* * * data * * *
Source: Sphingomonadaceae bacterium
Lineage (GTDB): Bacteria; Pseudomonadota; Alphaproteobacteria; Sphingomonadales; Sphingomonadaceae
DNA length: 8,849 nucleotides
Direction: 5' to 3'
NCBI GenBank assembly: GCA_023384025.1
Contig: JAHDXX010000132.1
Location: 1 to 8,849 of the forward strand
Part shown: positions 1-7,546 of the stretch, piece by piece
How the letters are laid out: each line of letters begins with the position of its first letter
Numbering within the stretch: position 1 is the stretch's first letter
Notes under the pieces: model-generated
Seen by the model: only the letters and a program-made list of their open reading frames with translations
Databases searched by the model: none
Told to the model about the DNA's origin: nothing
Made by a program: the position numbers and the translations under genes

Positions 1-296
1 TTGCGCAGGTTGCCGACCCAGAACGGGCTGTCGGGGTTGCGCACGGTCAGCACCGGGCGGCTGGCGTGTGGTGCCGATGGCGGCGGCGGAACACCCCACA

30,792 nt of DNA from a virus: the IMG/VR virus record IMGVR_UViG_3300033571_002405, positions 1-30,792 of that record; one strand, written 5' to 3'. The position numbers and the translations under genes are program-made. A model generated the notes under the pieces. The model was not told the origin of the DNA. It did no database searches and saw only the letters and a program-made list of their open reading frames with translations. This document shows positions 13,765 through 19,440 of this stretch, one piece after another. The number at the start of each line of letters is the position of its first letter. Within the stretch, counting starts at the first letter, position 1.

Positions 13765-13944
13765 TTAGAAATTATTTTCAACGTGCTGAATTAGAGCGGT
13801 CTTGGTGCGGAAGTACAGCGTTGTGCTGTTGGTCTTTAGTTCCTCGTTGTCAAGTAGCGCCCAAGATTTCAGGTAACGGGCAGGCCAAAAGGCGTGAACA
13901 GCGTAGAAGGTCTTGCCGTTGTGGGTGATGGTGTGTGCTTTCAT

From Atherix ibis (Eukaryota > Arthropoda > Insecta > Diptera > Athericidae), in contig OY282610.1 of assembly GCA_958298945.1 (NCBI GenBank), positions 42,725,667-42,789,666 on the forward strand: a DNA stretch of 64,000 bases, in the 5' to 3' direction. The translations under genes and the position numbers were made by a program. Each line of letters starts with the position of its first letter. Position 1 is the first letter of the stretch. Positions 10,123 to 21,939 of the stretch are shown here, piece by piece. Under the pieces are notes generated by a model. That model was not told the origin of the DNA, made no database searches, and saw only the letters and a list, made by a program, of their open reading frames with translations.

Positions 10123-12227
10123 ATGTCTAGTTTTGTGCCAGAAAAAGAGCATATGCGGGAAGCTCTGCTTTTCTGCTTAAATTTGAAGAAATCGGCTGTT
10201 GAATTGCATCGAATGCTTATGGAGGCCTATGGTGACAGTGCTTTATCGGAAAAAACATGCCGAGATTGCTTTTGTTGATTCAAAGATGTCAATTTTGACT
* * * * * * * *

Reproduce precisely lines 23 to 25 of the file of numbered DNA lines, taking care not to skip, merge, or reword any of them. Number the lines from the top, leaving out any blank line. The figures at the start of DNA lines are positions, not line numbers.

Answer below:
From Atherix ibis (Eukaryota > Arthropoda > Insecta > Diptera > Athericidae), in contig OY282610.1 of assembly GCA_958298945.1 (NCBI GenBank), positions 42,725,667-42,789,666 on the forward strand: a DNA stretch of 64,000 bases, in the 5' to 3' direction. The translations under genes and the position numbers were made by a program. Each line of letters starts with the position of its first letter. Position 1 is the first letter of the stretch. Positions 10,123 to 21,939 of the stretch are shown here, piece by piece. Under the pieces are notes generated by a model. That model was not told the origin of the DNA, made no database searches, and saw only the letters and a list, made by a program, of their open reading frames with translations.

Positions 10123-12227
10123 ATGTCTAGTTTTGTGCCAGAAAAAGAGCATATGCGGGAAGCTCTGCTTTTCTGCTTAAATTTGAAGAAATCGGCTGTT